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If $f: \mathbb R \to \mathbb R$ be a function such that for some $n_o \in \mathbb N$ , the $n_o$th iterate of $f$ has a unique fixed point $b$ , then how to prove that $f(b)=b$ ? I cant think of anything , please help . Thanks .

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Hint: What is

$$f^{n_0}(f(b))\,?$$

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  • $\begingroup$ Wow! so we don't actually need continuity ? $\endgroup$ – Souvik Dey Jul 2 '14 at 13:33
  • $\begingroup$ Not if the fixed point of $f^{n_0}$ is unique. $\endgroup$ – Daniel Fischer Jul 2 '14 at 13:34
  • $\begingroup$ If $b$ is a fixed point (not necessarily unique) and we assume that $f$ is continuous , then can we show $f(b)=b$ , or atleast that $f$ has a fixed point ? $\endgroup$ – Souvik Dey Jul 2 '14 at 13:40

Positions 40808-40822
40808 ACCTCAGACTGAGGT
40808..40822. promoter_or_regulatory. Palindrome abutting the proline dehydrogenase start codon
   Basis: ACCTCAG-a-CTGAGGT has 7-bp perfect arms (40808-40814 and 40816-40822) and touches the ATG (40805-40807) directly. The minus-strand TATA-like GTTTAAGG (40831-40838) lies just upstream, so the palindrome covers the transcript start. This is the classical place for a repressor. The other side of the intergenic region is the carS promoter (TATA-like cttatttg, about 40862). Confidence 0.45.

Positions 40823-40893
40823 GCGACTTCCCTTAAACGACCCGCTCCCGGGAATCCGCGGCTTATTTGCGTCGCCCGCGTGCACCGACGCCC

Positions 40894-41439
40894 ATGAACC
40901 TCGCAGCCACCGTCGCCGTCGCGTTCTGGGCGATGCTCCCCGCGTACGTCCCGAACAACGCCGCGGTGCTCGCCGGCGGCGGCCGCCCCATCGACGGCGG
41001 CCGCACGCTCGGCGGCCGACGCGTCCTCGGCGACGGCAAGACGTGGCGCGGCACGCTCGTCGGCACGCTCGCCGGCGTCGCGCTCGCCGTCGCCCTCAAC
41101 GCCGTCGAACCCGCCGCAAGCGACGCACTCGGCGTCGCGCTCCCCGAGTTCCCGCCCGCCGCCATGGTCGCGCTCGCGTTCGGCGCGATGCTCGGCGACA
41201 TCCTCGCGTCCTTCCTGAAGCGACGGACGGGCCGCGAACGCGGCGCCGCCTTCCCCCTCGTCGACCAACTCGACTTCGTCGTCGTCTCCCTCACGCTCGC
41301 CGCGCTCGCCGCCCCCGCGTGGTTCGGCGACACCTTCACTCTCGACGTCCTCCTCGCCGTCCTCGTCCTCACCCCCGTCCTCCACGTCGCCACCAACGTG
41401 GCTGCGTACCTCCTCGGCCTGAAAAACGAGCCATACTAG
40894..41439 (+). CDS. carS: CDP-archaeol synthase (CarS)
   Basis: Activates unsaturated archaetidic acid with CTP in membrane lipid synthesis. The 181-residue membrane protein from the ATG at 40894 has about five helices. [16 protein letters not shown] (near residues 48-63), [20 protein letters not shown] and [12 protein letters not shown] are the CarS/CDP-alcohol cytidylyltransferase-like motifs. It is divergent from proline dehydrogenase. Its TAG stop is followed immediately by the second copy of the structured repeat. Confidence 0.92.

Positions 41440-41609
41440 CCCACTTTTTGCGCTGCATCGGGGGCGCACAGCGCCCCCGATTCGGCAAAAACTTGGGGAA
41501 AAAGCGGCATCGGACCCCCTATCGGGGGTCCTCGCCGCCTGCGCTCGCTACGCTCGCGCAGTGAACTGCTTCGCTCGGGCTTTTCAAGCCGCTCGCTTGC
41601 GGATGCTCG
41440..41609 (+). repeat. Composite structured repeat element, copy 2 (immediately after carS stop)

• $\begingroup$ If $b$ is a fixed point of $f^{n_0}$, then $f(b)$ is also one. To conclude that $f(b) = b$, some further conditions are required. One sufficient condition is that $f^{n_0}$ has only one fixed point. Other sufficient conditions can involve continuity, although I don't see any such that wouldn't impose a unique fixed point off-hand. However, if $b$ is a fixed point of $f^{n_0}$, and $f$ is continuous, we can deduce that $f$ must have a fixed point, since $b, f(b),\dotsc, f^{n_0-1}(b), f^{n_0}(b) = b$ form a cycle under $f$, and $f(x)-x$ must change sign between some two consecutive points of ... $\endgroup$ – Daniel Fischer Jul 2 '14 at 13:50
  • $\begingroup$ these (if $b$ itself is not yet a fixed point). $\endgroup$ – Daniel Fischer Jul 2 '14 at 13:51
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Suppose that $f(b)=a$. Then $$f^{(n_0)}(a)=f^{(n_0)}(f(b))=f^{(n_0+1)}(b)=f(f^{(n_0)}(b))=f(b)=a\ .$$ Thus $a$ is a fixed point of $f^{(n_0)}$, and by assumption $a=b$.

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